You asked for advice as to whether N~ is entitled to surviving child’s insurance benefits
on the record of B~, the Number Holder (NH). N~ was conceived through in vitro fertilization
(IVF) after the death of the NH. For the reasons discussed below, we believe that
N~ does not meet the requirements for entitlement under section 216(h)(2)(A) of the
Social Security Act (the Act).
The information you provided shows that the NH married B2~ (B2~) on August XX, 2009.
The couple learned that the NH would be deployed to Afghanistan and met with C~, D.O.,
to discuss cryopreservation of his sperm. Dr. C~ stated that the NH was interested
in cryopreservation so that “B2~ could conceive his child should he not return alive.”
Dr. C~ referred the couple to another doctor and the NH’s sperm was cryopreserved
on July XX, 2010.
On April XX, 2011, the NH died while serving with the United States Army National
Guard in Afghanistan. The NH was an Iowa resident at the time of his death.
Approximately two years later, on July XX, 2013, B2~ underwent an IVF procedure. That procedure was successful and B2~ gave birth to N~ on April XX, 2014.
The NH’s name was not initially listed on N~’s birth certificate.
On October XX, 2014, B2~ filed petitions in the Iowa District Court for P~ County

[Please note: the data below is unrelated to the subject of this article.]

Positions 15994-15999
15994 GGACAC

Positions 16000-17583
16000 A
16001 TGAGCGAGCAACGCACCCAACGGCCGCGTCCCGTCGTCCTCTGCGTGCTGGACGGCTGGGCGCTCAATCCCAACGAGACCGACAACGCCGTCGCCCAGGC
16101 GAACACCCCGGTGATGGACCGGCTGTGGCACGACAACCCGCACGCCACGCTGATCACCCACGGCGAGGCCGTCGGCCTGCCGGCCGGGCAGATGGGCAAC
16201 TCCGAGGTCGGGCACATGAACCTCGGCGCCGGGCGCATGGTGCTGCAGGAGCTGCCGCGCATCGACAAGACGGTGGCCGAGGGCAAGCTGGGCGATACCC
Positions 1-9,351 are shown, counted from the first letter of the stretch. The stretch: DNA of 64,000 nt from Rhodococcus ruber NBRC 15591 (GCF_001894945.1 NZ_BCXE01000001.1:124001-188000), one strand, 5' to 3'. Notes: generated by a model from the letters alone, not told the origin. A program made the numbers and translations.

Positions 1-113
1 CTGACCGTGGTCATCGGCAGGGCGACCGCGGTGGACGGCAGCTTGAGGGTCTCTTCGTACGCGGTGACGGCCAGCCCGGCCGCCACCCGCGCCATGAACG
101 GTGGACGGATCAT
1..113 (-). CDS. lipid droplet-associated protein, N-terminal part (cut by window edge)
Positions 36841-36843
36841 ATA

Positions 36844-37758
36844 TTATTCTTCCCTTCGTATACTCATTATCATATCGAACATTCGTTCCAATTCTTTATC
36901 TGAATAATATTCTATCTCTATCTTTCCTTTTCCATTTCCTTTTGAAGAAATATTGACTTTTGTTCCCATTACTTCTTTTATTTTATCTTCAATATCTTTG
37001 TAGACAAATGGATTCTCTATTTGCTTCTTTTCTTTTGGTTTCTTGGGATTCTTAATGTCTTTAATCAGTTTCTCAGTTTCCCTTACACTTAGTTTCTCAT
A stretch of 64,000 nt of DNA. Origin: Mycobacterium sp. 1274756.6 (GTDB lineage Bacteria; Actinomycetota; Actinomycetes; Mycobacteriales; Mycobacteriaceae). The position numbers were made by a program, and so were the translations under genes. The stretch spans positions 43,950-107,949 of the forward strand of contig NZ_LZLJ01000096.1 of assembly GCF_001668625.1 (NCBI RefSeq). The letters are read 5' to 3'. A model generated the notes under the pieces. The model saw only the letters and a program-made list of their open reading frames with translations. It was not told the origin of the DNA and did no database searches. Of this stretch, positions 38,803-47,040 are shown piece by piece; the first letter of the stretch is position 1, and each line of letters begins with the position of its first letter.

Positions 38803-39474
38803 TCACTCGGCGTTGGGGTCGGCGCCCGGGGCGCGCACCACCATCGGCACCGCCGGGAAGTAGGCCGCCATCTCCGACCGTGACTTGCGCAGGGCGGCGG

to reopen the NH’s estate and establish paternity. In the petitions, B2~ informed
the court that the NH “cryogenically preserved his genetic material and agreed it
could be used by [B2~] . . . in the event that [he] did not safely return from his
service.” She also informed the court that she was “artificially inseminated” with the NH’s genetic material, resulting in N2~’s birth. The NH’s mother, as the
executor of the estate, stipulated to the petitions.
On December XX, 2014, the district court granted B2~’s petitions and found that the
NH is N~’s “paternal father.” The NH was subsequently listed as N~’s father on his
On April XX, 2015, B2~ filed an application, on behalf of N~, for surviving child’s
insurance benefits on the NH’s record. In connection with the application, B2~ submitted
N~’s birth certificate; the DNA test report; the district court petitions and orders;
the NH’s casualty report; medical records related to the cryopreservation and IVF
procedures; a letter from Dr. C~; an email from M~, the Survivor Outreach Support
Coordinator for the Iowa National Guard; and a Department of Defense letter regarding
the NH’s genetic sample.
The Act provides that the child of an insured individual who dies fully or currently
insured is entitled to benefits if he has applied for benefits, is unmarried and under
18, and was dependent on the insured individual at the time his application was filed.